Our strategic planning engagements address directly the core issues of firm growth. And here many professionals will argue for controlling or moderating that growth ("let's not grow just for growth's sake").
But there is a problem with this idea: To actually slow down growth, one needs to say NO to clients and projects. And most Architectural/Engineering professionals simply aren't any good at this. Passion for the new challenge, desire to keep the team busy, fear of losing the client forever—there are many reasons why it's usually hard to say no.
But sometimes this growth challenge is more than just a question of business strategy—it might also be a question of business ethics. Exploring this further, here are four questions to ask:
Can we do this work well? Creative professionals like new challenges, and working on stuff they've never done. And sometimes you do have to "fake it until you make it," stretching and growing the organization and its competencies. Still, there is a line that can be crossed, when the team is way out beyond its capabilities, and the client is paying extra (perhaps a lot) for them to figure it out. If the customer doesn't understand this reality, that's a problem. So yes, indeed, stretch the team, but don't fake it beyond the reasonable - and make sure the client fully understands what's going on.
Can we meet the schedule? It's all too common in industry for professionals to over-promise and under-deliver the schedule. We say we can finish the project in eight weeks, even though we know it'll take twelve. Then we flay around, shifting resources, jiggering the board, working outrageous hours—and sometimes still disappointing the client. This is a lousy business practice, and it's low on ethics as well. Wise professionals know what it'll take, and they tell it like it is. Meeting the schedule is a part of the product solution - in fact it's one of the most tangible, visible ways the client sees your work.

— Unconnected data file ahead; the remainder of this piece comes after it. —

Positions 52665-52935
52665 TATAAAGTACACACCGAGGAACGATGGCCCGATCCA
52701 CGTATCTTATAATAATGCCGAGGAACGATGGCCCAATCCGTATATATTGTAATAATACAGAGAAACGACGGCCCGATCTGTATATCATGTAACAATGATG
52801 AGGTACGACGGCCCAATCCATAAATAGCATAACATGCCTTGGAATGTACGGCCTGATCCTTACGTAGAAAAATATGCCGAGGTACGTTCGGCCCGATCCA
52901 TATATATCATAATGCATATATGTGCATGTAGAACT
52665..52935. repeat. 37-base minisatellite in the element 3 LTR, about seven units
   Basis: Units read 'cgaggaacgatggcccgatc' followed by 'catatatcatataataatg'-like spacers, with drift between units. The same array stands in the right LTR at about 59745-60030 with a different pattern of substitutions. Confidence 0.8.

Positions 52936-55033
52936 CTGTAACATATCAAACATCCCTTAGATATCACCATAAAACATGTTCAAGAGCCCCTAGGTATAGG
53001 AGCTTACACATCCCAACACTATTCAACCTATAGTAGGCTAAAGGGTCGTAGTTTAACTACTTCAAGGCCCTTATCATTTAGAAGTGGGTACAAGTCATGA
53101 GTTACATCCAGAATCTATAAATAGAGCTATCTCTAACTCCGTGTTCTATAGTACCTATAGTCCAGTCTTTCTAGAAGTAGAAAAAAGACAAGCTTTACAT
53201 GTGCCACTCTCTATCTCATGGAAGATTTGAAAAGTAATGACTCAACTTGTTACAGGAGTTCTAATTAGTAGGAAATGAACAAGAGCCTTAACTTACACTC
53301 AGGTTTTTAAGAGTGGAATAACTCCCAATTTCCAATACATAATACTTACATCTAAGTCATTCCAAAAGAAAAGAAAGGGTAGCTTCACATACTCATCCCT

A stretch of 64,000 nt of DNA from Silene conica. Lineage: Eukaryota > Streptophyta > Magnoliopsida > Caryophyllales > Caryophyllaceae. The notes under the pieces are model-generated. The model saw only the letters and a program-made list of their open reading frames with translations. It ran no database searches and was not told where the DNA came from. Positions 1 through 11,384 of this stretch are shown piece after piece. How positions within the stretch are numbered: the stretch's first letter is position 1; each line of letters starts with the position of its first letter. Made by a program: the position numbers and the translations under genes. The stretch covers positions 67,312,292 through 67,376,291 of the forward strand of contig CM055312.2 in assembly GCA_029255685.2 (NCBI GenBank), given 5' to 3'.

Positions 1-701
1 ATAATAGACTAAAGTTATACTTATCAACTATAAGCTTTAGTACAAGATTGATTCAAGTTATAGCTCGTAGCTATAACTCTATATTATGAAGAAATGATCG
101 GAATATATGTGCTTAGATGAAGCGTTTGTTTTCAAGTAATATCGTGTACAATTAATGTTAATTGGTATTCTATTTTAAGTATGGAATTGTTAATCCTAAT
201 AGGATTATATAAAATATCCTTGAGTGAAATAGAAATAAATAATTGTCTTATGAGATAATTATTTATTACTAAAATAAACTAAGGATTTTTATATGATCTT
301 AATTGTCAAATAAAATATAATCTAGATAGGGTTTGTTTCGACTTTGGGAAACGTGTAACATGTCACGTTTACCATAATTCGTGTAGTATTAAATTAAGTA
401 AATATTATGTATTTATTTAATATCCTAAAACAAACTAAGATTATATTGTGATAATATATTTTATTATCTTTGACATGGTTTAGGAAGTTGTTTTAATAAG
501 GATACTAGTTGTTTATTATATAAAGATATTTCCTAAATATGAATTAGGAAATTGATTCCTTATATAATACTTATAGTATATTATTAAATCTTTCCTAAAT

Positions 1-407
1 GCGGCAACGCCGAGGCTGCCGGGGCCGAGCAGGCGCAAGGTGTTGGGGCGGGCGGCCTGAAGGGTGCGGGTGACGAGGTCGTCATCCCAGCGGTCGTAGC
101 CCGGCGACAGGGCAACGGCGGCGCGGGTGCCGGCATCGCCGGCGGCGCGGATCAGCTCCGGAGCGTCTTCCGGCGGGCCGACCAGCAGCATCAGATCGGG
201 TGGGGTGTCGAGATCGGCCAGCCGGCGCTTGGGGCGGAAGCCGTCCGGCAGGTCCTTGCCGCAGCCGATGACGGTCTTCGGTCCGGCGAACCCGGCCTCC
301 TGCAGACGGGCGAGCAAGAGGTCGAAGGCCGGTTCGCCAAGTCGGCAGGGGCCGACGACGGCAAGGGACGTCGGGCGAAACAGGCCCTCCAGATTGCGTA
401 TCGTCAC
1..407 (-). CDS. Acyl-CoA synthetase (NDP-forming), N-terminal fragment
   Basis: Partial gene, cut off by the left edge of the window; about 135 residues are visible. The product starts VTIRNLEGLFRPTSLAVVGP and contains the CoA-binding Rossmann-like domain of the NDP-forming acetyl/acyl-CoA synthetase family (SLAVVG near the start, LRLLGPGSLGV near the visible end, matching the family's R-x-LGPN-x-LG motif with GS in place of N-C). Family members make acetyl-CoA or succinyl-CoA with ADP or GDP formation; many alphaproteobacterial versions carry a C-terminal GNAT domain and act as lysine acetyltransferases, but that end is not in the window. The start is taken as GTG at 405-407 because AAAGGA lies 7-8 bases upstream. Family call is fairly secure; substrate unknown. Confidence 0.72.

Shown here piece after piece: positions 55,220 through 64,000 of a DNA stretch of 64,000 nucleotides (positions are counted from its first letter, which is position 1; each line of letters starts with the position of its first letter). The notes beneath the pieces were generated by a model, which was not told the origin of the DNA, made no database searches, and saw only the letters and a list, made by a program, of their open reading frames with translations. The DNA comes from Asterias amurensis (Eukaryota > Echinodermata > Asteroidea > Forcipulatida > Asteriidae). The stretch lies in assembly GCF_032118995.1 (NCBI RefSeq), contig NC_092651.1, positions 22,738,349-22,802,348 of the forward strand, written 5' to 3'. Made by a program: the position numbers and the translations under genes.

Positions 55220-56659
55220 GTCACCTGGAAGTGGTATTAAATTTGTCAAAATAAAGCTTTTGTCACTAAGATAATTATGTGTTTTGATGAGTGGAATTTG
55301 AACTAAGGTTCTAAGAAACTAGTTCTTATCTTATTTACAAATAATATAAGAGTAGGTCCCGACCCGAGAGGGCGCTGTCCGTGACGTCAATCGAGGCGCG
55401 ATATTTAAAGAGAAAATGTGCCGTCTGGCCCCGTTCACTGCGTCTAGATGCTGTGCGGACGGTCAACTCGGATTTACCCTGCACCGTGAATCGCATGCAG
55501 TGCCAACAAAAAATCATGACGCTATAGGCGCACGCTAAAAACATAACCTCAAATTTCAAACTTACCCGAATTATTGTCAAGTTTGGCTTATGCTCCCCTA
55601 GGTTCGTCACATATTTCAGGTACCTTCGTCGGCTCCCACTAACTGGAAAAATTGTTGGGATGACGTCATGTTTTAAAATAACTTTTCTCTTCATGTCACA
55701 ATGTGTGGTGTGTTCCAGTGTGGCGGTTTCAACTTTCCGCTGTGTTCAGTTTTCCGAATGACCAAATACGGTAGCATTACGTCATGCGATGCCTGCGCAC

Can we meet the budget? Of course it's common to push the envelope here as well, shaving down the fee to win the work (and then hoping for the best). How many times have you said if everything goes well? (Everything never goes well). This too is poor business practice, and it's unethical if we know definitively that the budget is too low, the client isn't aware of it, and we're not talking about it. Some of your competitors may think this pathway is necessary—or even OK. How about you? (Keep in mind that few of us will look back years later and wish we'd been less ethical).
Is this good for the firm? Architects, engineers, scientists, planners—professionals are usually good at addressing the question "Can we do this?" (This is about experience, capabilities, resources, and passion). These same professionals are much less proficient at addressing the question "Should we do this?"—which is about priorities, opportunity costs, and business strategy. And although we don't think of it enough, these choices may also involve a consideration of ethics. Owner-leaders have a responsibility not only to provide good service to customers, they also must strive to maintain a sustainable place of employment for staff, and an attractive business return for shareholders. Taking on a project just because it's big, or cool, or good for some (but not all) may very well be the wrong path for the firm to take.
Often we look at ethics as a black and white subject—stuff that's seedy, obviously against normal practice, and possibly even illegal—you know, what the bad guys do (As long as we're not doing bad things, we feel pretty good.). But day-to-day business is often gray, and many everyday decisions—like whether or not we should take on a new project—might involve more downside than we think. That's a question worth considering.
Looking for more tips, check out Successful Strategic Planning For A/E Firm Leaders. In this free e-book, you’ll find specific suggestions to help your architecture or engineering think of “planning” as something you do all the time, tending to it at regular intervals—as a process that never ends and an ongoing part of running a successful business.
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